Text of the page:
2008 (deferred entry)

 offer made





 United Kingdom

 Independent – selective

 yes (6 A*,4 A,1 B)


(A at AS (273 UMS); predicted A; gained NA at A2)

(A at AS (271 UMS); predicted A; gained NA at A2)

(A at AS (256 UMS); predicted A; gained NA at A2)

(A at AS (293 UMS); predicted A; gained A at A2)

(A at AS (269 UMS); predicted A; gained NA at A2)

Details about the offer


AAA, Not including general studies.



 grades pending/unknown

Decisions about the application

Good course – extra year to study more in depth
I thought the teaching style would suit me
Nice surroundings
It’s prestigious

Pretty much a toss up. Slight differences in the course and I thought Cambridge’s course looked better. Also a boy from my school had applied to Oxford for medicine the year before and I didn’t want to be following him.

Always wanted to do medicine, for all the usual reasons:
I love biology, like working with people, find the human body fascinating etc.

I eliminated all the ones I couldn’t go to because of age or course, then the ones I thought were too big/small, then the ones that were quite far out of the main centre. Pembroke is right next to the medical centre, and it was the first one I visited and I loved it. It had a really nice feel and the tutors were nice, unlike the other college I looked round.



Not specifically because I was applying to Cambridge but more for medical interviews. I had two mock interviews, but they were nothing like my Cambridge one and my form tutor helped me fill in the form.

Read around the subject a little and make sure you can talk in depth about your subject. Get a teacher/friend to quiz you on some key aspects of your subjects.
Get plenty of sleep the night before.



BMAT. Got slightly above average results in the first two sections, slightly below average in the essay part. Beware you are limited to just one side for the essay, that caught me out!



Suprisingly fun. Challenging and very interesting. I had two of around 35/40 minutes each. One to one interviews with men.

There was a huge pause after he asked a question that I couldn’t think of an answer to, but he wouldn’t accept “I don’t know” In the end I got it, but I had a few minutes of wasted time due to panic.

What is a disease?
What ways can diseases hurt us?
What causes cancer?
Something about the immune system
What sort of diseases aren’t caused by external sources?
Something about evolution
How would you kill an egg?
How do frogs breathe?
What is funny about a duck-billed platypus?
Something about blood and diffusion and oxygen transport and adaptations of mammals/amphibians.
And a lot more I can’t remember.

Black heels and trousers and a white shirt with fine pale grey/green lines on it under a black vest top.
I thought it was appropriately formal without being over the top, and it was comfortable.


Pembroke: Very friendly porters, lovely buildings, very friendly other applicants, quite laid-back and a really informal pleasant atmosphere.
Christ’s: More formal, more serious and less time for extra curriculars. Very serious and intimidating director of medical studies.

Largish rooms, shared bathroom/shower. Both modern and old accommodation available.

Nice, better than school food. A good choice and plenty of it.

Very welcoming, no-nonsense and interesting.

Friendly and down to earth. The girl who showed us round was really funny and very nice. When I went for my interview a 4th year medical student was in the JP the night before with us and was more than happy to chat about Cambridge with us, he wasn’t at all stuck up.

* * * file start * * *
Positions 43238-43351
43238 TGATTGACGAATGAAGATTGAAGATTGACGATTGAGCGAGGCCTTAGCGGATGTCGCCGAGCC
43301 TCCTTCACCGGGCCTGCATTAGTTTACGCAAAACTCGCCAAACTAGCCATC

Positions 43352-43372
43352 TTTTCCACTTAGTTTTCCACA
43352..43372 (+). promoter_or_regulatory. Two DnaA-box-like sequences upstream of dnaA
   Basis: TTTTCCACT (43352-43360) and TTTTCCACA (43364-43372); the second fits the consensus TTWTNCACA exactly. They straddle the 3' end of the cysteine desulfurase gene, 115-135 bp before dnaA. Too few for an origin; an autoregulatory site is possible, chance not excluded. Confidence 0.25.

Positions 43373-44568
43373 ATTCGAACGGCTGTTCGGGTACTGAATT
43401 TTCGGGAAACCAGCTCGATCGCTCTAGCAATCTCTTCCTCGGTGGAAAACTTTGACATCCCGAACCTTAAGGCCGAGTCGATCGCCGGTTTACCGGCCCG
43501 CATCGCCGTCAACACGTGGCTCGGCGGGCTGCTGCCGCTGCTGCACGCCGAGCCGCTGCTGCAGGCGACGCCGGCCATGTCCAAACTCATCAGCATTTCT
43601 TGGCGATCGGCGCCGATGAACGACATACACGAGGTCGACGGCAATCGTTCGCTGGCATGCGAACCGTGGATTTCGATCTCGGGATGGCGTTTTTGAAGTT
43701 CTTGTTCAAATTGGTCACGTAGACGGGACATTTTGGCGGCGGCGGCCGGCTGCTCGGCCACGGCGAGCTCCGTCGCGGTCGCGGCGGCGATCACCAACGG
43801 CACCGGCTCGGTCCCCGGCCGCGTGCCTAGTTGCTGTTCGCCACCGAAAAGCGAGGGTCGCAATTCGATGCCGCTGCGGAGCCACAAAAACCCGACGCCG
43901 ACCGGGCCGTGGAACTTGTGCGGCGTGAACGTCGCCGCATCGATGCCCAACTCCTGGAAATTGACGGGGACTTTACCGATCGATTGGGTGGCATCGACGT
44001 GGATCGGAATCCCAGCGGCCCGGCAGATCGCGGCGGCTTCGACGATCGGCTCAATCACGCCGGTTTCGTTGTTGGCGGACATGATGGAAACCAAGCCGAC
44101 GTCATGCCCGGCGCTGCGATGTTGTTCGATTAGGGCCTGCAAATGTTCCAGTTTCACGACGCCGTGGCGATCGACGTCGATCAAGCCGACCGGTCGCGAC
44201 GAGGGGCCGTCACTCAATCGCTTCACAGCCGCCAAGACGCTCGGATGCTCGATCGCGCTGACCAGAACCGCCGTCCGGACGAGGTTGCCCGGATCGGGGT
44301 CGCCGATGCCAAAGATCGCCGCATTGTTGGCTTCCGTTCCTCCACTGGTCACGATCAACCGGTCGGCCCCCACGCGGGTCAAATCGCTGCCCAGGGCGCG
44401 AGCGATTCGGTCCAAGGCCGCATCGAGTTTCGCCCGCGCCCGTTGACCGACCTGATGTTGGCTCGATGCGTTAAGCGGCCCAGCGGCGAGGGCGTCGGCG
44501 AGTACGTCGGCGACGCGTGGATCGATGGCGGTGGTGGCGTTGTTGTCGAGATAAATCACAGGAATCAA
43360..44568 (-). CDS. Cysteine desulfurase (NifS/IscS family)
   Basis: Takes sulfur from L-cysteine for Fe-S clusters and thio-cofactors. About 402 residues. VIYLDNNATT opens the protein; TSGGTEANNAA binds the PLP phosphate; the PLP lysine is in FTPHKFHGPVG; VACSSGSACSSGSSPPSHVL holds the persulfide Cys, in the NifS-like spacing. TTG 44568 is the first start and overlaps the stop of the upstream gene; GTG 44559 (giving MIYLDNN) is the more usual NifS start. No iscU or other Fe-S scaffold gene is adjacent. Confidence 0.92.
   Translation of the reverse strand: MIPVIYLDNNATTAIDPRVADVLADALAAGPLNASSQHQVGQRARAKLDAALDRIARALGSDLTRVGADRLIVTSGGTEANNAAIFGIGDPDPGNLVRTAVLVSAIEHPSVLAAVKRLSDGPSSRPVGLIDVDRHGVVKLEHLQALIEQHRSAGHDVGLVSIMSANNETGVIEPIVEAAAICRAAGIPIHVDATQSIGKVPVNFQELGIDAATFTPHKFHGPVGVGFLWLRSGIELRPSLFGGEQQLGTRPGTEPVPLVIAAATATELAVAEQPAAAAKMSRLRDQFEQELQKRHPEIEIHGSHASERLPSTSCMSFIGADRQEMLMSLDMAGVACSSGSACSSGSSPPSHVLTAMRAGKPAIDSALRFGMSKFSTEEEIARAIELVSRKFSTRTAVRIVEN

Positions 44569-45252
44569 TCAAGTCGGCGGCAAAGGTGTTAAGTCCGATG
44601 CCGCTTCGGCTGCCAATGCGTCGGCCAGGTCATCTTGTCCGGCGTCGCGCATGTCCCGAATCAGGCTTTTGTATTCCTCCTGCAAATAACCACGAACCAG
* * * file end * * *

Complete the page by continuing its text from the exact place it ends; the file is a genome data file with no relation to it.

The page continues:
Final stage

Mostly I just put it out of my mind. The day after my interview I was very excited and hopeful, but by the day the letter arrived I had managed to convince myself I hadn’t got in. The night before it was due to arrive I found it very hard to get to sleep, as you can imagine. The butterflies were unbelievable when I was opening the letter, I literally had never been so nervous in all my life.

I opened it and read the “we have decided to offer you a place” part and started jumping around and shouting and hugging my brother (which I would never normally do!). Then I calmed down enough to read the rest of it and for some reason I read “for medical studies” part and thought they meant they hadn’t accepted me for medicine but for some sort of biomedical science course. So I had a miserable dog walk in the snow wondering what to do; to go to Cambridge but not study medicine, or study medicine but not at Cambridge.
When I got back I looked on the website but couldn’t find a medical studies course so I emailed them and thankfully they emailed back pronto saying medical studies was the same thing as medicine and so I’d been offered a place for medicine. That made me feel pretty foolish, but I was so happy and so relieved I ran outside and started making snow angels and having a snowball fight with my dog until I almost caught hypothermia.
Then I tried to call my mum but I was shaking so much (whether from cold or adrenalin I’m not sure)I could barely dial the number.

Looking back

Absolutely, despite getting quite a lot of stick for it at school, and having some less than enthusiastic friends it was definitely worth it!

Don’t listen to what anyone else says, it’s your descision and if you want to apply, go for it.
Go to bed the night before your interview rather than chatting all night in the JP.
Enjoy your interview, and if you can’t think of an answer, don’t panic, just force yourself to think about the question rather than going “crap, I don’t know, oh and he’s looking at me like i’m stupid and there’s been such a long pause, argh what’s the answer? It’s all going wrong”!
Don’t bother wrote learning answers on likely questions because most of them won’t come up.
Don’t let the quality of the other applicants intimidate you.
And finally make friends with the porters, they can be very helpful!